Egypt's new president makes history again


Date:         June 27, 2012



(Photo courtesy of Jonathan Rashad) President-elect Morsi. (Story photo courtesy SAT7)

Egypt (MNN) ― Egypt's first-ever democratically-elected president, Mohamed Morsi, has already made history.

Now, he'll do it again by appointing a Christian vice president as one of his first acts. He will also choose another vice president who is a woman.

The Islamist figure, a Muslim Brotherhood leader, promised to ensure rights of minorities. Farid Samir, the Executive Director of *SAT-7's studios in Cairo, says despite the show of good will, "Although most of the promises that he had made are positive, it's not the promises. [Minorities] had fears of being treated as second-class citizens."

In a May 12th speech at Cairo University, Morsi said, "The Koran is our constitution, the Prophet is our leader, jihad is our path, and death in the name of Allah is our goal."   

However, the greater concern for Christians came from a report Monday from Iranian state media. Samir says, "They're afraid of following Iran's regime because the first announcement he made, he said, 'We want to restore our relationships with Iran.'"

According to the semi-official Fars news agency, Morsi views a renewal of diplomatic ties with Tehran as a way to achieve "strategic balance" in the region. Samir says nobody is sure how far that renewal will go. "They have two armies. One army is the official army, and the other army is to protect Islam and to protect the regime. So we don't know if this is what he means by 'following the Iranian regime' or learning from that."

Then, in what seems to be an about face, Morsi's policy adviser this week emphasized that Egypt "definitely" would not be an "Islamic Republic."

Meanwhile, Egypt's courts suspended a ruling that said the military could arrest citizens, forcing the military back from what was perceived to be a move toward martial law.

What does all this mean? It seems it's an effort to allay fears of sharia, jihad, and religicide. Samir notes, "We can't forget that this Muslim Brotherhood didn't just start now, but it was there for 80 years, working underground. But now, it's official." There's good reason for concern. "There is a lot of fear, also, about seeing the same violent acts against Christians, but this time, with legal coverage."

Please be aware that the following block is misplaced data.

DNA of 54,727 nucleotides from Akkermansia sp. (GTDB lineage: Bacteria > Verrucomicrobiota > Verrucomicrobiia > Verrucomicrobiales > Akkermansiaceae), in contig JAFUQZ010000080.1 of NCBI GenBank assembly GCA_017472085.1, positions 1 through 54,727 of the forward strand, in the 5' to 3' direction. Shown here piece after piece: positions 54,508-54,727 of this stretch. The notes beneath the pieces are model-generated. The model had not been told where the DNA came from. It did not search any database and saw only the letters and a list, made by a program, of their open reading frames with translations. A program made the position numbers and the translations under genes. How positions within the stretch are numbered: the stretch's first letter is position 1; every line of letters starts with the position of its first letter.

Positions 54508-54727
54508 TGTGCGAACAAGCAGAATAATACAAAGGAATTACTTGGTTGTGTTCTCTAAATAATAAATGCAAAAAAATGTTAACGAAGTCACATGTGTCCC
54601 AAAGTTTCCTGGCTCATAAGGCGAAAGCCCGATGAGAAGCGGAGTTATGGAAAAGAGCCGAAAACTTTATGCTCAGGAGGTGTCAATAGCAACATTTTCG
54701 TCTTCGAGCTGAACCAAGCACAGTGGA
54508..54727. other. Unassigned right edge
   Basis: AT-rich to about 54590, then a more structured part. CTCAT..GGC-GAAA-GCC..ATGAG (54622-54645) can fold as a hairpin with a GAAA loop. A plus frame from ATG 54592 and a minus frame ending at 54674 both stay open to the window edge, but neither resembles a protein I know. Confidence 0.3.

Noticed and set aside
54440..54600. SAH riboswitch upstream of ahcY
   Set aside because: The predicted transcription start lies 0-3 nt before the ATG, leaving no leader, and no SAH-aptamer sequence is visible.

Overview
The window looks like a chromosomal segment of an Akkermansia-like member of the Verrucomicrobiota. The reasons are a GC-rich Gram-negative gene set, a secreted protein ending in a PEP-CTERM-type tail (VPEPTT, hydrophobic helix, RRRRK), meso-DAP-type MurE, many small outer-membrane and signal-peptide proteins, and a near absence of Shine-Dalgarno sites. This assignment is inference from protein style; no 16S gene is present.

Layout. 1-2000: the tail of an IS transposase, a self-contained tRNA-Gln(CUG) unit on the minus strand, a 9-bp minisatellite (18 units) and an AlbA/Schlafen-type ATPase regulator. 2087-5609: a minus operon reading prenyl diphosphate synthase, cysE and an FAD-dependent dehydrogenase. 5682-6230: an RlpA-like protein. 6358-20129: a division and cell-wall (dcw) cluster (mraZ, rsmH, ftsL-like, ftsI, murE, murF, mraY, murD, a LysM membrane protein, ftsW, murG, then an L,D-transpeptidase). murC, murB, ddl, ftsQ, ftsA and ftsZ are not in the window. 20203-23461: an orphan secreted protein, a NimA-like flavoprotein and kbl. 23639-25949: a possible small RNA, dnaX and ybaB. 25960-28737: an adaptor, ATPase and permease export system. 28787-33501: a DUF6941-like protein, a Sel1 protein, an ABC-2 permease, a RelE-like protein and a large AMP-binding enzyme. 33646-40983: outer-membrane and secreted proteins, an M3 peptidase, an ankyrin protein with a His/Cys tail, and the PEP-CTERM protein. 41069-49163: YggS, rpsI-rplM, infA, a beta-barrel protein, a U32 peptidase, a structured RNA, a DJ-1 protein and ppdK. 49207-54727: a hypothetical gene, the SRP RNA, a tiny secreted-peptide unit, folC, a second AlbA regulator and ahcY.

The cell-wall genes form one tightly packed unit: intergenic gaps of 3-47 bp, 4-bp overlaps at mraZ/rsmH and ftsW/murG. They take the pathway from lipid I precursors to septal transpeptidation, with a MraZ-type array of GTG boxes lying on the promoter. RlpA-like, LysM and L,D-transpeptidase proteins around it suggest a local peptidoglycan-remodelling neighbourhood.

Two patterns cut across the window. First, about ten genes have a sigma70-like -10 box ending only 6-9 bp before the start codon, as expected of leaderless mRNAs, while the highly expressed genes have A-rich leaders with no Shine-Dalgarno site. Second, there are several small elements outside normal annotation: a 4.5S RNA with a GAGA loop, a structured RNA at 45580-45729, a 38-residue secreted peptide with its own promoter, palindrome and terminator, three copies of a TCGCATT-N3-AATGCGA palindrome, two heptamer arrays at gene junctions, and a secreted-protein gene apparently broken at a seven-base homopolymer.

Christians may face losing more of their voice, more rights, and possibly, face more trouble. Reports of widespread evacuation have already begun to file in.

The greatest concern: who will Morsi be to believers after the "honeymoon" period is over? Samir says, first, "Church leaders are trying their best to strengthen the faith of people trying to talk about higher authority of God over any humans, and that God's will is over all that's happening."

Then, SAT-7 studios in Cairo began offering a forum for viewers. Samir explains, "We started a current affairs show called 'Salt of the Earth,' bringing hope, encouraging Christians to share in the community."

The events of the past few weeks have revealed serious divisions in society, and many Egyptians are stunned. Samir adds that the uncertainty has had an interesting effect on ministry. "They'll talk about our role as Christians in the region, and the important thing is that the churches are full of people now. The same day that they announced Morsi as president, the churches were full of people. They seek God more now."

As an organization that does not take political positions, SAT-7 supports viewers by teaching how they can apply Christian principles to everyday life. In this case, says Samir, "We need this to be effective. We include a dialogue between denominations, and between Christians and Muslims, also."

Biblical perspective helps. It emphasizes the need for an attitude of reconciliation between election winners and losers, as well as a readiness for participating in writing a new constitution. Samir adds, "Fear is not really logical, but when we give some logic, and some biblical facts, it helps ease the fears down a little bit."

In the days ahead, there is a lot at stake. Samir encourages believers to stay involved in Egypt's emergence. It's a painstaking process, and what the nation will look like on the other side remains undetermined. "Pray for protection for the staff and the facilities, for wisdom for producers, for presenters to speak the truth. Pray also...for people to read the Word of God."

*A Christian satellite and television ministry to the Middle East and North Africa.

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